The Testimonial Uncanny Indigenous Storytelling, Knowledge, and Reparative Practices
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Julia V. Emberley - Author
Price: $90.00 Hardcover - 352 pages
Release Date: November 2014
ISBN10: N/A ISBN13: 978-1-4384-5361-3
Price: $34.95 Paperback - 352 pages
Release Date: July 2015
ISBN10: N/A ISBN13: 978-1-4384-5362-0
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Examines how colonial and postcolonial violence is understood and conceptualized through Indigenous storytelling.
Through the study of Indigenous literary and artistic practices from Canada, Australia, New Zealand, and the United States, Julia V. Emberley examines the ways Indigenous storytelling discloses and repairs the traumatic impact of social violence in settler colonial nations. She focuses on Indigenous storytelling in a range of cultural practices, including novels, plays, performances, media reports, Internet museum exhibits, and graphic novels. In response to historical trauma such as that experienced at Indian residential schools, as well as present-day violence against Indigenous bodies and land, Indigenous storytellers make use of Indigenous spirituality and the sacred to inform an ethics of hospitality. They provide uncanny configurations of political and social kinships between people, between the past and the present, and between the animate and inanimate. This book introduces readers to cultural practices and theoretical texts concerned with bringing Indigenous epistemologies to the discussion of trauma and colonial violence.
Julia V. Emberley is Professor of English at Western University in London, Ontario, and the author of several books, including Defamiliarizing the Aboriginal: Cultural Practices and Decolonization in Canada.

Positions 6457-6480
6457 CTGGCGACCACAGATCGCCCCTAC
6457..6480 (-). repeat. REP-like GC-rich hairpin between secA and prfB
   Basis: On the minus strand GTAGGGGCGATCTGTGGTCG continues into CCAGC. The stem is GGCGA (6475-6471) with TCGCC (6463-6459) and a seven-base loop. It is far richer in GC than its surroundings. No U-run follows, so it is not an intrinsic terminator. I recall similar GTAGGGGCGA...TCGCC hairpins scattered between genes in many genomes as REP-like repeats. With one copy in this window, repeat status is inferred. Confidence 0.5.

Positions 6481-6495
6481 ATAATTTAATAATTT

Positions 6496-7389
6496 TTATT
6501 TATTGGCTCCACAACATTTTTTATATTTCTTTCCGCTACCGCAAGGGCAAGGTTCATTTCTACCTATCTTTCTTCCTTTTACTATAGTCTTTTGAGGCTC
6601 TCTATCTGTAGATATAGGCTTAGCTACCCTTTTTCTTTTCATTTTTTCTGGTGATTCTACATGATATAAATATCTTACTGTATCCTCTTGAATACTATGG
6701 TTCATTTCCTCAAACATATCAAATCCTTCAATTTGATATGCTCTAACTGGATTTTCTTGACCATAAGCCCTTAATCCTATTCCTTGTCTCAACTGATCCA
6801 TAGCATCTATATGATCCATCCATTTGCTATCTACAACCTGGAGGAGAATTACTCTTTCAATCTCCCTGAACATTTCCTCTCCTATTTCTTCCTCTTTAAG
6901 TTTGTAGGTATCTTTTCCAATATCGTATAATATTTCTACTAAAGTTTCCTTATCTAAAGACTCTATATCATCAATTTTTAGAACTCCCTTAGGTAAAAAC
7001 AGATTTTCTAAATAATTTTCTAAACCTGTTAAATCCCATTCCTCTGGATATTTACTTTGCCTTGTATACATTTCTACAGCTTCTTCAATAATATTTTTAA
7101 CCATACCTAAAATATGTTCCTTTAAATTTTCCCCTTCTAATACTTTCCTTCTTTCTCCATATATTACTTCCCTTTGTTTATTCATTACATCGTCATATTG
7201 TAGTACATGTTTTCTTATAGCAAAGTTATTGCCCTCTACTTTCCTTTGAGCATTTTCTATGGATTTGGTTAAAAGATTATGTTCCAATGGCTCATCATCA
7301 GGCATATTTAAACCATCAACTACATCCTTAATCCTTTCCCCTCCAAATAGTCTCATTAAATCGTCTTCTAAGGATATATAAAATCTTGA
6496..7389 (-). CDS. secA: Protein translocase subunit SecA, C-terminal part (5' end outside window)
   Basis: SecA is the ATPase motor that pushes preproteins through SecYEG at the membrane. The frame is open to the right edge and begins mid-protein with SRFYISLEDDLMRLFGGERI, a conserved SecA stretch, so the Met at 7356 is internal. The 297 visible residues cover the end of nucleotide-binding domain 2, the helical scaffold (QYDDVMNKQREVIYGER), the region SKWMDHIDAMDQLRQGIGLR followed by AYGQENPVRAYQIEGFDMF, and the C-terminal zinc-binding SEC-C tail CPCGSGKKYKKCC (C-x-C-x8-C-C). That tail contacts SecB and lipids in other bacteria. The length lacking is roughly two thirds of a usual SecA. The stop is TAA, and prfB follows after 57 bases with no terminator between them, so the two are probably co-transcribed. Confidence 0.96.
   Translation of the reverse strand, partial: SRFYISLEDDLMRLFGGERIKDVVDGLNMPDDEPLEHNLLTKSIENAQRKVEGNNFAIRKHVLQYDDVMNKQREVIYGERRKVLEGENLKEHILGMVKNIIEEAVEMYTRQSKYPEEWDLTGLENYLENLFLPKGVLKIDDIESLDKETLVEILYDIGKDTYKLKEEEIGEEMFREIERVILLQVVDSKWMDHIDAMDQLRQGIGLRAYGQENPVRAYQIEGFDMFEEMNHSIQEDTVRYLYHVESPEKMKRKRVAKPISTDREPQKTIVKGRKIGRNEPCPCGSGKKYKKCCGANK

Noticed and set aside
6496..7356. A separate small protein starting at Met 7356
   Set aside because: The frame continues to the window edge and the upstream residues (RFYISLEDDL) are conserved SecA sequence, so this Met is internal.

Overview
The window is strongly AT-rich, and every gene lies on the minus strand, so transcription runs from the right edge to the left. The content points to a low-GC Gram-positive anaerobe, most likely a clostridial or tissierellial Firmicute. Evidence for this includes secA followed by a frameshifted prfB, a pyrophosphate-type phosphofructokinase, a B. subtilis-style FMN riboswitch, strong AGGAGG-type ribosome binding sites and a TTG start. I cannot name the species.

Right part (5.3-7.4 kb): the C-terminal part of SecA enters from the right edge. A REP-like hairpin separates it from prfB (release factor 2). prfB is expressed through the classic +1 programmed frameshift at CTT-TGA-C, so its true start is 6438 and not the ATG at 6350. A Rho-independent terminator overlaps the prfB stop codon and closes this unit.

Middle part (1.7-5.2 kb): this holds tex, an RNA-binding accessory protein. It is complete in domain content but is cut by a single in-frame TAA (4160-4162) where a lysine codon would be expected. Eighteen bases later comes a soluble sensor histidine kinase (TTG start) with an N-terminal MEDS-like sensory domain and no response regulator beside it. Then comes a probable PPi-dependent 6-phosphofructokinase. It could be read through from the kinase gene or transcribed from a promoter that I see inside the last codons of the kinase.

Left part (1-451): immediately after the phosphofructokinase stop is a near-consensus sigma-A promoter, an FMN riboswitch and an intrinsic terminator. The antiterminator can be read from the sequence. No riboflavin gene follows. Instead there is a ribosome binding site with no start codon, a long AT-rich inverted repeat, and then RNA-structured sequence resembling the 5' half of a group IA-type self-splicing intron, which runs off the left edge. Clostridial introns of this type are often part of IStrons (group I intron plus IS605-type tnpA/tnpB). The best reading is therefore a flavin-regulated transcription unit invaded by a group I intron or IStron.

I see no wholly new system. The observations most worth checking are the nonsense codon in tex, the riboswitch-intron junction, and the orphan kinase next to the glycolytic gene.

Table of Contents
List of Illustrations
Introduction: Indigenous Epistemologies and the Testimonial Uncanny
Part I: “A Witnessing Love”: Testimony in Indigenous Storytelling
1. On the Threshold between Silence and Storytelling
2. Assembling Humanities in the Text: On Weeping, Hospitality, and Homecoming
3. The Accidental Witness: The Wilkomirski Affair and the Spiritual Uncanny in Eden Robinson’s Monkey Beach
Part II: For a Society Against the Racial Invagination of Power
4. On Not Being an Object of Violence: The Pickton Trial and Rebecca Belmore’s Vigil
5. Lessons in Love, Loss, and Recovery: The Life of Helen Betty Osborne: A Graphic Novel and Lee Maracle’s Ravensong
6. Sacred Justice and an Ethics of Love in Marie Clements’s The Unnatural and Accidental Women
Part III: Ecologies of Kinship: Or, Lessons from the Land
7. The Storyteller, the Witness, and the Novel: Louise Erdrich’s Tracks
8. (un)Housing Aboriginality in the Virtual Museum: Civilization.ca and Reservation X
9. Ecologies of Attachment: “Tree Wombs,” Sacred Bones, and Resistance to Postindustrial Dismemberment in Patricia Grace’s Potiki and Baby No-Eyes
Conclusion: The Indigenous Uncanny as Reparative Episteme